- The City has invested in several housing programs for residents of these communities, including:
- The Diverse Development, which provides 23 affordable single-family homes on scattered sites and under the New Homes for Chicago Program, and up to 15 single-family homes will be built as part of the Englewood Estates project.
- Seniors on the South Side have several affordable places to call home, including: Lawn Terrace Apartments, Churchville Manor Apartments, Churchville Supportive Living. All three projects were supported through the City’s various affordable housing development programs.
- The City has also supported affordable and supportive housing options for low-income and formerly homeless families and individuals, including Clara’s Village and Englewood Apartments.
- As part of the City’s efforts to stabilize neighborhoods by getting vacant foreclosed homes up-to-code and occupied as quickly as possible, the City has acquired 36 units in 16 properties and turned many of them over to private developers for rehabilitation and has already sold one of these homes.
- The City has also made a number of improvements to parks and open space throughout the community, including:
- Substantial renovations to Gage, Sherman, Cornell and Hermitage parks.
- Sixteen new playgrounds at Moran, Sherman, Little Venice, Micek, Cornell, Edmonds, Ogden, Back of the Yards, Carpenter, Gage, Wolcott, Hermitage, Montgomery, Oakley, Marquette and Lindblom parks.
- The City has invested in public safety infrastructure throughout the community. The new 8th District police station at 3420 W. 63rd St. was built in 2006 and a new police station for the 7th District at 1438 W. 63rd St. was completed in 2009, reflecting the City’s ongoing commitment to equip our first responders with the most current facilities and technology to do their jobs.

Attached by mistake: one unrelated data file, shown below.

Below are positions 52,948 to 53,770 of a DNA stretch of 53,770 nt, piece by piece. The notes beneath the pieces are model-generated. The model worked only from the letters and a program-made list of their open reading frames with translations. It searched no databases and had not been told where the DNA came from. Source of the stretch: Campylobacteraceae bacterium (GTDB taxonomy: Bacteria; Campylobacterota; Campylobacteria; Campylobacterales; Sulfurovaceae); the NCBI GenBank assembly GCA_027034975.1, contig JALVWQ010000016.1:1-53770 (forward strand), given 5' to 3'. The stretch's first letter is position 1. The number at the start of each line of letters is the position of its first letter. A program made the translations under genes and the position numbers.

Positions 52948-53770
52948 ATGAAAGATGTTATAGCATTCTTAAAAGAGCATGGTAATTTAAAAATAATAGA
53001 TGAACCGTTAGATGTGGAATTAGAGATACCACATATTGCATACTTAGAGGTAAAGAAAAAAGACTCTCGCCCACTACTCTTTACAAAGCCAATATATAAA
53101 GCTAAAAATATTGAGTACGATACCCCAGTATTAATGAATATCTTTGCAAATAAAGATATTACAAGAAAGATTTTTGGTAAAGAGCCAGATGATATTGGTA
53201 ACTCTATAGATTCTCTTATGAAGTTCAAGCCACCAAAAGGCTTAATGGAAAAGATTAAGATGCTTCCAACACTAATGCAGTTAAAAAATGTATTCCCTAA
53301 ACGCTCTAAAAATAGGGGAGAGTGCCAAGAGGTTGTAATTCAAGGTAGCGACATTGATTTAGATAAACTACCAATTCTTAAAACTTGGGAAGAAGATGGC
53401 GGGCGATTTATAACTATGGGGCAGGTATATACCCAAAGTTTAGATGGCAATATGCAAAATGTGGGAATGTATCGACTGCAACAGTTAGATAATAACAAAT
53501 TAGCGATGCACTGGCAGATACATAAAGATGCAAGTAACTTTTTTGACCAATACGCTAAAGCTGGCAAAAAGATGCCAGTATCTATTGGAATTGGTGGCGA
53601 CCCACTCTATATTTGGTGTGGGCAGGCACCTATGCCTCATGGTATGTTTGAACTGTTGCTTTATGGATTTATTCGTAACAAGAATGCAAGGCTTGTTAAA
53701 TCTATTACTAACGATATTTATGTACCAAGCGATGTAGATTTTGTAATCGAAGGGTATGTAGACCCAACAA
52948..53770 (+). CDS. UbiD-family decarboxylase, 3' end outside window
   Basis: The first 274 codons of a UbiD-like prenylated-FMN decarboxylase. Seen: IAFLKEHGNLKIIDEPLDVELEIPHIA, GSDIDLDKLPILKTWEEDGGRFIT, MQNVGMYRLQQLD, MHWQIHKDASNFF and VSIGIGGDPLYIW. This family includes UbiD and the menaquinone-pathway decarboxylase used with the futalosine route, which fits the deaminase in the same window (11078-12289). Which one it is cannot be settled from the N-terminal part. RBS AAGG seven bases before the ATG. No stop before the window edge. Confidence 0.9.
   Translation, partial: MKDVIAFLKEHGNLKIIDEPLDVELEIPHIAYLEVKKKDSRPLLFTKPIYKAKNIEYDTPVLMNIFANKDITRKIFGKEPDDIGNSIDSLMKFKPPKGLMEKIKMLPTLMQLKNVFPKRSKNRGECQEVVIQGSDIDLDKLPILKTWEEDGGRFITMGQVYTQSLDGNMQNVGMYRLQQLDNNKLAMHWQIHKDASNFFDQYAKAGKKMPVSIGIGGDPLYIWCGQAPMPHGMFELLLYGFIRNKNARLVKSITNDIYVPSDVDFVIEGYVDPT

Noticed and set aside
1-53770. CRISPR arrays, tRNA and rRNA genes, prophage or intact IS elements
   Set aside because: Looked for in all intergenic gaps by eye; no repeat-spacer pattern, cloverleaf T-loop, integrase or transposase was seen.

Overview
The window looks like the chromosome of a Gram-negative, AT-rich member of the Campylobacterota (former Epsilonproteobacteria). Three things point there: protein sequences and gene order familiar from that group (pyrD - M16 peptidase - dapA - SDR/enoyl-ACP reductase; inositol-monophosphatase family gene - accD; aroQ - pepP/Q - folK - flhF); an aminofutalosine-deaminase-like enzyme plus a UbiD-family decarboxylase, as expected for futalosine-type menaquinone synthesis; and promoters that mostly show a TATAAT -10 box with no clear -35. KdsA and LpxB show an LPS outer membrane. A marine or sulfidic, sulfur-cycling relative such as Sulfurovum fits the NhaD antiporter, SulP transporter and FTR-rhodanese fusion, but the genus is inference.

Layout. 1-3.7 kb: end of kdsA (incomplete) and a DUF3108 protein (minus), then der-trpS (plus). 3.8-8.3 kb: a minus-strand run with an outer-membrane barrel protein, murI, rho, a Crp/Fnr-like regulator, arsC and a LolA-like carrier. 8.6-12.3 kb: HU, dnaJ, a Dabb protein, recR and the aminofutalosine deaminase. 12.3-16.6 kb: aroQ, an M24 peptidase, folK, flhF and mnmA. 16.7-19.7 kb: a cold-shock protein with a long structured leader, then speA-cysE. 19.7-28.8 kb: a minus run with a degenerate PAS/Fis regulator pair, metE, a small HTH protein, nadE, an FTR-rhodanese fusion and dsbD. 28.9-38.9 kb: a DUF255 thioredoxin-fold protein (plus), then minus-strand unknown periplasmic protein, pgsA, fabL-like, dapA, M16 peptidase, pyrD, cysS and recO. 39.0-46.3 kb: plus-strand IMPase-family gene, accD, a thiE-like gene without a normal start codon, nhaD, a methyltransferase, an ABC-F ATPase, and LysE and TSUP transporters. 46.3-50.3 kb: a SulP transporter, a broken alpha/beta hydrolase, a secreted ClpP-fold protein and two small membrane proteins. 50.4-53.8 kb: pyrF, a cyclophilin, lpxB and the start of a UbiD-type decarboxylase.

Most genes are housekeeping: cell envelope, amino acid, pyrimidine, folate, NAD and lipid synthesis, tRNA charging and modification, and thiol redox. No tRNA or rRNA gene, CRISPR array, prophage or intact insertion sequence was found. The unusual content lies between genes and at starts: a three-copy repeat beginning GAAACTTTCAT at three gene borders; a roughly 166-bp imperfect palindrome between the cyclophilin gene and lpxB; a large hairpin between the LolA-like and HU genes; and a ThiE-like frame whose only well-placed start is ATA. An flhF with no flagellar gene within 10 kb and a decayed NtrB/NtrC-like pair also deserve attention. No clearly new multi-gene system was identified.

- In addition, the City has worked to implement several strategic initiatives in the community to enhance public safety including:
- Partnerships with local police districts and community members to establish block clubs, task forces, and various federally-funded programs that have resulted in anti-violence measures.
- Programs in schools that connect officers with young people in proactive ways to help kids turn away from gangs and violence and instead become involved in positive activities in the community.
- Support for the Party Patrol Program, which is designed to protect young people in the community from the dangers of underage drinking.
- The Chicago Department of Environment provided grant funding to implement Growing Home’s Wood Street Farm and Farm Market to provide paid transitional employment and comprehensive employment readiness to individuals with barriers to employment.
“These projects represent only the highlights of what we have accomplished in the 15th and 16th Wards, Mayor Daley said. “I’m here today to thank every resident, every business and every not-for-profit for their service, support and cooperation on all these projects.”
“Thank you for participating in the process. Thank you for your ideas, your input and your time,” he said. “Working together we’ve brought Chicago into the 21st century, and given it a bright future. It’s been a joy and an honor to be your Mayor.”